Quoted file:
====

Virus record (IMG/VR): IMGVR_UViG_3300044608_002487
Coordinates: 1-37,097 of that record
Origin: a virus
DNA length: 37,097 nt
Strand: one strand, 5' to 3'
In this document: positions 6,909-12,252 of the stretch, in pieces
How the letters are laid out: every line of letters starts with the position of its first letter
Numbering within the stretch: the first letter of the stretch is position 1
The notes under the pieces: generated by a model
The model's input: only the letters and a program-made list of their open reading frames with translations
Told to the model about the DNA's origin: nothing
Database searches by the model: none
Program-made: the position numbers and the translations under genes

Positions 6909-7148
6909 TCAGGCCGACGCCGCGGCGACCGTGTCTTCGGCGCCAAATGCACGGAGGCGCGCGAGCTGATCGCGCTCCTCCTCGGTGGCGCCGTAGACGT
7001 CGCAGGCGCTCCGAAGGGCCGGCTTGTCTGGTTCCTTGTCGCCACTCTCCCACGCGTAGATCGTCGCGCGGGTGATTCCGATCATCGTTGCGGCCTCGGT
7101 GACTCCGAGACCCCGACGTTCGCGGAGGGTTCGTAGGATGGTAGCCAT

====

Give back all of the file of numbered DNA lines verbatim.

Virus record (IMG/VR): IMGVR_UViG_3300044608_002487
Coordinates: 1-37,097 of that record
Origin: a virus
DNA length: 37,097 nt
Strand: one strand, 5' to 3'
In this document: positions 6,909-12,252 of the stretch, in pieces
How the letters are laid out: every line of letters starts with the position of its first letter
Numbering within the stretch: the first letter of the stretch is position 1
The notes under the pieces: generated by a model
The model's input: only the letters and a program-made list of their open reading frames with translations
Told to the model about the DNA's origin: nothing
Database searches by the model: none
Program-made: the position numbers and the translations under genes

Positions 6909-7148
6909 TCAGGCCGACGCCGCGGCGACCGTGTCTTCGGCGCCAAATGCACGGAGGCGCGCGAGCTGATCGCGCTCCTCCTCGGTGGCGCCGTAGACGT
7001 CGCAGGCGCTCCGAAGGGCCGGCTTGTCTGGTTCCTTGTCGCCACTCTCCCACGCGTAGATCGTCGCGCGGGTGATTCCGATCATCGTTGCGGCCTCGGT
7101 GACTCCGAGACCCCGACGTTCGCGGAGGGTTCGTAGGATGGTAGCCAT